The C Programming Language by Dennis Ritchie and Brian Kernighan — colloquially known as K&R — is consistently ranked among the top computer programming books. It introduces the C language, its idioms and a part of its library in 190 pages. The last 50 pages contain a reference of the language. Programmers frequently praise K&R for its succinctness and clarity and deplore that the newer programming books are much longer and don’t have clear explanations or real-world examples.
I own a copy of K&R and I agree that it is great; authors of programming books should read it and work to bring the same pith and clarity to their own work. Nevertheless, writing a book on a general purpose programming language in less than 200 pages is not something that authors should aim for. K&R achieves its thinness by avoiding some important topics, not the least of which is safety.
When learning a new skill, such as driving or cooking, it is important to be aware of the possible dangers and how to avoid them. Road safety should not begin after you’ve wrecked your father’s car and it is not after you’ve cut your fingers that you need to learn how to properly handle a knife. Programming is no different: safety needs to be taught from the start.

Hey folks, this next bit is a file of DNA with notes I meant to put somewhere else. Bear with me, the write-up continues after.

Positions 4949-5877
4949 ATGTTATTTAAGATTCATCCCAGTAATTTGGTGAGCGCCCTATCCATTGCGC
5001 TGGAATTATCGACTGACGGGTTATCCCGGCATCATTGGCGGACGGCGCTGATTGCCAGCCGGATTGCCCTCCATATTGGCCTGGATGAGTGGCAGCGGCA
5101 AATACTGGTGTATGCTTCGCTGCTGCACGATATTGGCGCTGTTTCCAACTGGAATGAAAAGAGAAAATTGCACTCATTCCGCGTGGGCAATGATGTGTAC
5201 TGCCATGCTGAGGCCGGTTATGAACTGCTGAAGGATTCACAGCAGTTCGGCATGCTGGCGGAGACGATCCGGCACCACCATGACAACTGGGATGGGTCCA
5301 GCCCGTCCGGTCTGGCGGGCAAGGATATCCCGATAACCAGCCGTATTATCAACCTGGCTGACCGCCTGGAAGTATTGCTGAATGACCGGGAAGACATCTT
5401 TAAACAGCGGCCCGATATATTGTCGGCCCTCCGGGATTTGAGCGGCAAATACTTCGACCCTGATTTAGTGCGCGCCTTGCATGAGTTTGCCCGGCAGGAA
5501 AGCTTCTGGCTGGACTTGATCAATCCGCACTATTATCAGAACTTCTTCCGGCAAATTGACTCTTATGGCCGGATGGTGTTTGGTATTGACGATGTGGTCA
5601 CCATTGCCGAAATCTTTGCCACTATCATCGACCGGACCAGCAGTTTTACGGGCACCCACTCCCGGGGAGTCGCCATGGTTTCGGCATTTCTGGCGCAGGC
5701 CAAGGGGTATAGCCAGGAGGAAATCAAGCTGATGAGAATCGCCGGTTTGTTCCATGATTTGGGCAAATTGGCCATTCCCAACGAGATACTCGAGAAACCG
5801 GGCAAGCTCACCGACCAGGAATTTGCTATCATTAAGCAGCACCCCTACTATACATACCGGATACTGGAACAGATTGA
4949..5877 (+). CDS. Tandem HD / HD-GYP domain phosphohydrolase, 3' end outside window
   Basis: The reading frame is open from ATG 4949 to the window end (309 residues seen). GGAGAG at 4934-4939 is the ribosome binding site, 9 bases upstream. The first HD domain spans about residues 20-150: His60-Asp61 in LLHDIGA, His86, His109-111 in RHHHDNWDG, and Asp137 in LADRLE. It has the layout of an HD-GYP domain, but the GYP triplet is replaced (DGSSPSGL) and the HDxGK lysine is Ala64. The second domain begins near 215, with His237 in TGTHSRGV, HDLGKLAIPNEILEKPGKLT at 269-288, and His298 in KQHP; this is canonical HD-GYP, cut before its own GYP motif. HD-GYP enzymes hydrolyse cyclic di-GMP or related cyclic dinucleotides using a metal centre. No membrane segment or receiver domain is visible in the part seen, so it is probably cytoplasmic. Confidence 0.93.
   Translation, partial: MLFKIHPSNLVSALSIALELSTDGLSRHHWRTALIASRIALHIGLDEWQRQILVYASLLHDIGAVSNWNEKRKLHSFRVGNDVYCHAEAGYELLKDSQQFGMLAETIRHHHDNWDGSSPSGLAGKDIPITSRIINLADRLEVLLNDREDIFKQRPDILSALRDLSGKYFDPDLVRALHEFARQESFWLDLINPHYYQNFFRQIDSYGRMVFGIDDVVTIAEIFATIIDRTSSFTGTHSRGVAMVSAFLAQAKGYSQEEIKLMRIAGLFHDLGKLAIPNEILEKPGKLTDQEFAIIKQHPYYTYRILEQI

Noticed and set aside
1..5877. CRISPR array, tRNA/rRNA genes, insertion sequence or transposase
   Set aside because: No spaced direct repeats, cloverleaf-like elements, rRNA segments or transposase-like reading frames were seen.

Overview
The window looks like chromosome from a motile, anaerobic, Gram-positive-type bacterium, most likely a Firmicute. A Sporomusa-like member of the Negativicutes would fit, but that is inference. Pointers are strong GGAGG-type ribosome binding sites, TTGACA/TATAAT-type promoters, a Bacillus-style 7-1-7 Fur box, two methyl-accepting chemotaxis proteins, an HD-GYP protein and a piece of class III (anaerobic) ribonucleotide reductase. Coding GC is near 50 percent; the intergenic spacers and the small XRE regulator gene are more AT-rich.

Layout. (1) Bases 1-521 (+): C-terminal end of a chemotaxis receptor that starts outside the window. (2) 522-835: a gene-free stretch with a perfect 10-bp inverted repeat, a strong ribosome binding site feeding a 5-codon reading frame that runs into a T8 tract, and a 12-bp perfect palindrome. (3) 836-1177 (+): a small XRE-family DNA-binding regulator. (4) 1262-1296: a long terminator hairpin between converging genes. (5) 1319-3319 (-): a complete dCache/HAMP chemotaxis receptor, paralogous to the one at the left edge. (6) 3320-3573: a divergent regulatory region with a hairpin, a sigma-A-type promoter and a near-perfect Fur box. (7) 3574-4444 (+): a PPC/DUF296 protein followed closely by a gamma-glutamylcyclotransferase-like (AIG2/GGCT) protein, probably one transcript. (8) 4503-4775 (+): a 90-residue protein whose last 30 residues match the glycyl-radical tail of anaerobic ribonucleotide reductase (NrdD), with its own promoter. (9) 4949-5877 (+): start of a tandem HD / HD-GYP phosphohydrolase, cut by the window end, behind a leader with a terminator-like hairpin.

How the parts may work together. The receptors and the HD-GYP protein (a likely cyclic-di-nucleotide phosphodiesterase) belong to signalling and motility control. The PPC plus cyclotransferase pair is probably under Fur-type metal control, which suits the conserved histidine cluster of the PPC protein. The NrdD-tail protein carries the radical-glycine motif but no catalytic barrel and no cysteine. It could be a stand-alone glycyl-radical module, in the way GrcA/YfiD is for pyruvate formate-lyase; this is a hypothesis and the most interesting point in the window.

Regretfully, K&R lacks detailed explanations on how to use the language safely. I cannot recall instances when the authors discussed data validation, how to gracefully and idiomatically handle error conditions or how to avoid the dreaded buffer overflows or format string exploits that plague so many programs today. It might have been okay in the late 70s to just tell the reader how to make a program work and let them deal with safety themselves, but in the 21st century, when so many aspects of our lives are governed by software, it is crucial that safety be constantly on the programmers’ minds. Authors should not leave out the details on how to use a tool safely just to skimp on page; doing so would be highly irresponsible.
I recently read Programming in Scala by Martin Odersky, Lex Spoon and Bill Venners and I want to point to their book as an example of clear and succinct writing while still providing the read with plenty of details and making sure that the best practises of the language are taught.